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Formulating with Naturals—Hair Care
By: Art Georgalas, Georgalas Endeavors LLC
Posted: April 5, 2011, from the April 2011 issue of Cosmetics & Toiletries.
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NaTrue: NaTrue, another European natural products certifier, recently announced2 it will form a harmonized natural standard in collaboration with NSF International, brokered by the Quality Assurance International (QAI) organization.3 QAI has taken a lead in promoting the NSF/ANSI 305 standards that it administers and is proactive in providing education for these standards. NaTrue’s standard states that any detergent surfactants used must be completely biodegradable in accordance with the European Commission’s Regulation on Detergents; however, other materials were not specifically addressed as recently as early February 2011.4
USDA: In the United States, natural product guidance was recently complicated by the addition of the new US Department of Agriculture (USDA) category of “biopreferred,” i.e. biobased fabricated and formulated products. Such products are distinctly different from products certified as organic at one of the four levels by the National Organic Program (NOP). Both of these certifications were promulgated by the USDA. The latter, USDA Organic, was developed to certify agricultural products, clearly the domain of USDA, while the former was initially developed to drive federal procurement practices in a more sustainable direction. This more recent biopreferred standard now anoints a wide variety of consumer products, including personal care items such as hand cleansers, sanitizers, lip products and more recently, hair care, as presumably more sustainable for the environment.
To be designated as biobased, a consumer product must simply meet the requirement for what portion of its content is derived from a biological origin. Percentages for each consumer category varies extensively: carpets 7%, towels 12%, glass cleaners 49%, lip products 82%, shampoos 66%, conditioners 78%, etc.5 The jurisdiction here appears to span several agencies including the US Food and Drug Administration (FDA), the US Environmental Protection Agency, and the US Consumer Product Safety Commission. With this new biopreferred standard, the USDA likely does not imagine it could be opening another Pandora’s box as it did with the NOP certification since this standard was developed for farm and derivative food products and is therefore difficult to apply to personal care ingredients and products—hence the promulgation of the aforementioned NSF/ANSI 305 standards for personal care products containing organic ingredients.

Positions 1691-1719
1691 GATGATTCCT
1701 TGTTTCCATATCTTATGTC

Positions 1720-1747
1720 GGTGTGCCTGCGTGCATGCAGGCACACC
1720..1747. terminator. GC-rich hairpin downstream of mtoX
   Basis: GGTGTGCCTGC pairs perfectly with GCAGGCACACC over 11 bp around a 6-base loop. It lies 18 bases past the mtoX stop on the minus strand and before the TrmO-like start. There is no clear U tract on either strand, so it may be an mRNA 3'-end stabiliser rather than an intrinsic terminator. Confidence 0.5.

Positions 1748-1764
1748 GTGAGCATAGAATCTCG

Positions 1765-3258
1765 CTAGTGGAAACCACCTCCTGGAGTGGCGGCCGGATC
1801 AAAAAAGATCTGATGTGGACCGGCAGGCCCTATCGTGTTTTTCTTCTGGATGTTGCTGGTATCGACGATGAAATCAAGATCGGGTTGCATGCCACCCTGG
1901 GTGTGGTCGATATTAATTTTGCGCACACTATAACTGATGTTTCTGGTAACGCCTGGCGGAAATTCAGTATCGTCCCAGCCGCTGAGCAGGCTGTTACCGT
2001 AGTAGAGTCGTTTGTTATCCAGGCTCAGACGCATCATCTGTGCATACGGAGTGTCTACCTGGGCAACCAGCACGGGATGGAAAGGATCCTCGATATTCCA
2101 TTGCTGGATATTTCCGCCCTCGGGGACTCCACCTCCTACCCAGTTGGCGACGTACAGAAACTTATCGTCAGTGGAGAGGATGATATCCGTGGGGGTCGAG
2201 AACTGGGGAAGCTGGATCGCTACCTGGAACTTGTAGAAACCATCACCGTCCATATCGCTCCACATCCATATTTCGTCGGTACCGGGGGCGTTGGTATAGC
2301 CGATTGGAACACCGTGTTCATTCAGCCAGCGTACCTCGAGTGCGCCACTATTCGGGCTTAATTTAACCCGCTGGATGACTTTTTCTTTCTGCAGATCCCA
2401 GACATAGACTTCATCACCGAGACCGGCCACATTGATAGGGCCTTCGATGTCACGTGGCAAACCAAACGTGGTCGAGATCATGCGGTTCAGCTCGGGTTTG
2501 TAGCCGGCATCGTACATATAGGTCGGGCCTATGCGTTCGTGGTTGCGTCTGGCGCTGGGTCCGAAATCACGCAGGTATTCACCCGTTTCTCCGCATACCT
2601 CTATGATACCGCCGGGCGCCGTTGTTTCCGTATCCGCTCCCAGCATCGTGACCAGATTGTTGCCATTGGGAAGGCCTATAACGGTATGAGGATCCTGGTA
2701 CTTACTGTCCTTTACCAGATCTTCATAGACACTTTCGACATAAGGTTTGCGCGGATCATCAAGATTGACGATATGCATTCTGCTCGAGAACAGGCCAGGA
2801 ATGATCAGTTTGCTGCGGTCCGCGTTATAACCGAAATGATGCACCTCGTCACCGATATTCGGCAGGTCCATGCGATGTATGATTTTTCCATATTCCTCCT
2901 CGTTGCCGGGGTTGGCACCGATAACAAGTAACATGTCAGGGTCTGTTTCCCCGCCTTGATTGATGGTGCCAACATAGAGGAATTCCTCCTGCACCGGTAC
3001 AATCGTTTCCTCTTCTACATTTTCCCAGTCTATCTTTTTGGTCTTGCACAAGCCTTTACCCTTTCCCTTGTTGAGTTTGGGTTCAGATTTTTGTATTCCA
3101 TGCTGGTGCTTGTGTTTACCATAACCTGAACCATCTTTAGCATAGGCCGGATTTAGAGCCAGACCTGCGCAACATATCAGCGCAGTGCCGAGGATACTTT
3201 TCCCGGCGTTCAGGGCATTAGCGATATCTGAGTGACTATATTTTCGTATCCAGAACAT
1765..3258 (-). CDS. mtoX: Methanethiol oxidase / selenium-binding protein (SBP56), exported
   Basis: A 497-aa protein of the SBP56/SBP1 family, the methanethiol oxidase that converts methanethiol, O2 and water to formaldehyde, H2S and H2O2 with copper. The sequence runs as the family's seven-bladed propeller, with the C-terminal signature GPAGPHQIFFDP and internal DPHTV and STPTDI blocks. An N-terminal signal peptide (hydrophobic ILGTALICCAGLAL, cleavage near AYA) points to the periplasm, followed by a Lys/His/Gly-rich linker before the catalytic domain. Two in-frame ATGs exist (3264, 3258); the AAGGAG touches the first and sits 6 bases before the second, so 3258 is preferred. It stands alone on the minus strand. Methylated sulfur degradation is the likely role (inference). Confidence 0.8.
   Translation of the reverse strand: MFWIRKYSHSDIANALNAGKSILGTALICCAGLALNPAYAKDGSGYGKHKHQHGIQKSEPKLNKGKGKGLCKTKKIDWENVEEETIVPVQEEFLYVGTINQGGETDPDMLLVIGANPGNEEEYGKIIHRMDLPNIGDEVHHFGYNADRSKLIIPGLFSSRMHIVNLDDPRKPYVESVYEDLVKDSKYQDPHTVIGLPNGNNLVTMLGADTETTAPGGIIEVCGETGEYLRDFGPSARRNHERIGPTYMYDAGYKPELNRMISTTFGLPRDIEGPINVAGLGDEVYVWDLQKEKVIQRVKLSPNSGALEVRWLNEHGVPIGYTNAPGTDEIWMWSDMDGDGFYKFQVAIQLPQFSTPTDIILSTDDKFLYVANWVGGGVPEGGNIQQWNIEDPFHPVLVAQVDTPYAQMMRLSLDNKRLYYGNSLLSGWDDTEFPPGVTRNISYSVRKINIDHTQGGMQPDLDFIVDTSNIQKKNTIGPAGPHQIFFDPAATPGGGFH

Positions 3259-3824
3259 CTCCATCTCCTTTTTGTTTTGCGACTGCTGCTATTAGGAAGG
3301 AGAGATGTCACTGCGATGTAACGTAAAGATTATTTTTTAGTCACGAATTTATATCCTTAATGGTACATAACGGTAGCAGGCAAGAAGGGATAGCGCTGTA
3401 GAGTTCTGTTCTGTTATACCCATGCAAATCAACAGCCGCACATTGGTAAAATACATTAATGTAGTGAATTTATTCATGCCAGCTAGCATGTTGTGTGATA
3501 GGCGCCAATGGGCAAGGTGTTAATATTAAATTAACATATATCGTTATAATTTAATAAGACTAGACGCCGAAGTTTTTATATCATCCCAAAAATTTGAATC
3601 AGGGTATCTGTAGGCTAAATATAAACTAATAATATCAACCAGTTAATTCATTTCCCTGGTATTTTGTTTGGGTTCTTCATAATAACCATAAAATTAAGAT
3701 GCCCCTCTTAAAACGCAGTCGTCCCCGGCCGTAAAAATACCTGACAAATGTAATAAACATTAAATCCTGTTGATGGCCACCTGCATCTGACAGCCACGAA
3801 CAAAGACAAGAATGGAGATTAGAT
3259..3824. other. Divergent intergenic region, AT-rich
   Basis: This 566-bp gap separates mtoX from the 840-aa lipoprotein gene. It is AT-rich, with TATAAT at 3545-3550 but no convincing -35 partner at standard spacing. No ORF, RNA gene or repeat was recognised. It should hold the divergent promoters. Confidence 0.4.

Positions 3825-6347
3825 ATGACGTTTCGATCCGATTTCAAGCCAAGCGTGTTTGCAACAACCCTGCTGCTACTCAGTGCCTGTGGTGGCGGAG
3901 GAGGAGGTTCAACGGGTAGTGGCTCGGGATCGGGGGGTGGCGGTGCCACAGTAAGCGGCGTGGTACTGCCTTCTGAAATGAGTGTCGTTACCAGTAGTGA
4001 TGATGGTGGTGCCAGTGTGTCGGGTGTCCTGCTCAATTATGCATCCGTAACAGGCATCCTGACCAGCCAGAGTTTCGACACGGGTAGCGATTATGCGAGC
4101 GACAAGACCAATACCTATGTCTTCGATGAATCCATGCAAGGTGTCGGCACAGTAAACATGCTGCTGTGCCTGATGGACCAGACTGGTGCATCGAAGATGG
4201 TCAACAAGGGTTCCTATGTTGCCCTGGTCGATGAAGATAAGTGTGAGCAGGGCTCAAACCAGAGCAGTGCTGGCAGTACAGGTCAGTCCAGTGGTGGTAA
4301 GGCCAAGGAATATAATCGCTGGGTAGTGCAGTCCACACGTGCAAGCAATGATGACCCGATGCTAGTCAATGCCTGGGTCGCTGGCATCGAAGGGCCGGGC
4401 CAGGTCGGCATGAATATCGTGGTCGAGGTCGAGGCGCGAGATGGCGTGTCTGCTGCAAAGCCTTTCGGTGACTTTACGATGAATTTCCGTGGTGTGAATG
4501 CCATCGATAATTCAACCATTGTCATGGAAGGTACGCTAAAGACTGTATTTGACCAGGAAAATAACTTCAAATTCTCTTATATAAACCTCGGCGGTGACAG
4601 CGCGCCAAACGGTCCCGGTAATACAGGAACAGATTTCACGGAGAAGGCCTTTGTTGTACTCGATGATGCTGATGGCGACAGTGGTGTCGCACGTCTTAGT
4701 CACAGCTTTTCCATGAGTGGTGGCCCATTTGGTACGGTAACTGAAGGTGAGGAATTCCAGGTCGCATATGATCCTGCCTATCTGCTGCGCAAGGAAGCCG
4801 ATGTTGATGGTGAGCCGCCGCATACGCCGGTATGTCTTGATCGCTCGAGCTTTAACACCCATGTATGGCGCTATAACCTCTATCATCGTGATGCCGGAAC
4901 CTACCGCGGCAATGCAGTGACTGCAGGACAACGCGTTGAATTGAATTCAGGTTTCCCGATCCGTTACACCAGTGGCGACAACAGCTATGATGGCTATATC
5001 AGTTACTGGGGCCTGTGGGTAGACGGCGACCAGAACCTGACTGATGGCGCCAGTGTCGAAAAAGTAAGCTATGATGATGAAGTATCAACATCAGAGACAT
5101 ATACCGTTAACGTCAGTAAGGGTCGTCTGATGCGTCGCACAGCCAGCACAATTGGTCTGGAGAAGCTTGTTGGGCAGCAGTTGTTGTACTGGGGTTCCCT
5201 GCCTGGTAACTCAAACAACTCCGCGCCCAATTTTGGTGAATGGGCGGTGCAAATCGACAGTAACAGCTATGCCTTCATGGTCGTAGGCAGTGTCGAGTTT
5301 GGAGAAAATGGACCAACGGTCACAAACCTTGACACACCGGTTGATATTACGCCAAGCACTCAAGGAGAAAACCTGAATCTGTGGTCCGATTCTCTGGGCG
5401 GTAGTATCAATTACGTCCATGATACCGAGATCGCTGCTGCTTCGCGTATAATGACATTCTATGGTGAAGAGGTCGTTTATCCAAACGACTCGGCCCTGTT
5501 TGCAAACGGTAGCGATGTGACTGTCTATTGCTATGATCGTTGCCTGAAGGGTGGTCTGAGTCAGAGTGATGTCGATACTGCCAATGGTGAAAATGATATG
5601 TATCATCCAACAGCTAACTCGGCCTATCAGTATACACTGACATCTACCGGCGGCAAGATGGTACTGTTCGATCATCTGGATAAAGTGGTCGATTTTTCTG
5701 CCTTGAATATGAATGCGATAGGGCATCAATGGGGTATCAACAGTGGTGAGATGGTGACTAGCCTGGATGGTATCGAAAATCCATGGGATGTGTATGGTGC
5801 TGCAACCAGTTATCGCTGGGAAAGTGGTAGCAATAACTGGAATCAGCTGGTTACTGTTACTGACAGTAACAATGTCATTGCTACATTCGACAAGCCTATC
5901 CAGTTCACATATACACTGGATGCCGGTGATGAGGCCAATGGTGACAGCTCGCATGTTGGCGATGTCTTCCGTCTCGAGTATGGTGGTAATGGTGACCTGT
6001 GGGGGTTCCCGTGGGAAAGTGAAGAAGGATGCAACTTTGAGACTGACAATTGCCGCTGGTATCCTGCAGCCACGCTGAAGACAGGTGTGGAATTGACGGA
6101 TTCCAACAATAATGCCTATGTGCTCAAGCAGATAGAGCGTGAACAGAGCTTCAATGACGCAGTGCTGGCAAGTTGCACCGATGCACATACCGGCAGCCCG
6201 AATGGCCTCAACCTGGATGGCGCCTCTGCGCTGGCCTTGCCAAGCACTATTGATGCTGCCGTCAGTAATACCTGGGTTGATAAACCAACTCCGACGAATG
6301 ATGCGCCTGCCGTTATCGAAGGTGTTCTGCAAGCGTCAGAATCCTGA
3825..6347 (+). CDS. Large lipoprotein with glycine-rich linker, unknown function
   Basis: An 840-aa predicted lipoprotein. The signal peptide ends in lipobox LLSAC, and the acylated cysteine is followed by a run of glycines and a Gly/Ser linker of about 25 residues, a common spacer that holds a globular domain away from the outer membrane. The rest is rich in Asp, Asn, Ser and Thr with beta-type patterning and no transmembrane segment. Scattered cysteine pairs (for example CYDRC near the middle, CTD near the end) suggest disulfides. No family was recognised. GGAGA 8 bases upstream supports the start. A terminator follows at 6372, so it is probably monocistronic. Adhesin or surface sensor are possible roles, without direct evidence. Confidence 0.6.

The personal care industry is aching for ways to market its products as green—whether they are truly sustainable, milder to the skin, or simply derived from natural origins. Therefore, the new biopreferred standard presents marketers with a unique product positioning especially if there is a government agency that sanctions the claim because even with the continued antigovernment rhetoric in the media, consumers still trust government agencies as a credible arbiter of advertising claims.
At the Bench
From a pragmatic perspective, this column aims to address what materials consumers may accept and product developers can use to formulate natural hair care products. Most hair care products fit into what could be considered a holistic product paradigm, meaning the whole product itself delivers consumer benefits. This is different from the drug delivery paradigm for personal care formulas, wherein a defined set of actives such as sunscreens, antioxidants, anti-acne and anti-aging materials, etc., deliver the desired benefits. Antidandruff shampoos as well as, arguably, permanent waves or hair colorants also fall into this latter category. In this paradigm, the active ingredients perform a function and the surrounding product is an optimized vehicle or package that carries those goods to the “address” on the label—i.e., the skin, scalp or hair shaft—to deliver the desired benefits. The presumed benefits that accrue from the product feature, in this case the feature of being natural, are enhanced safety or mildness.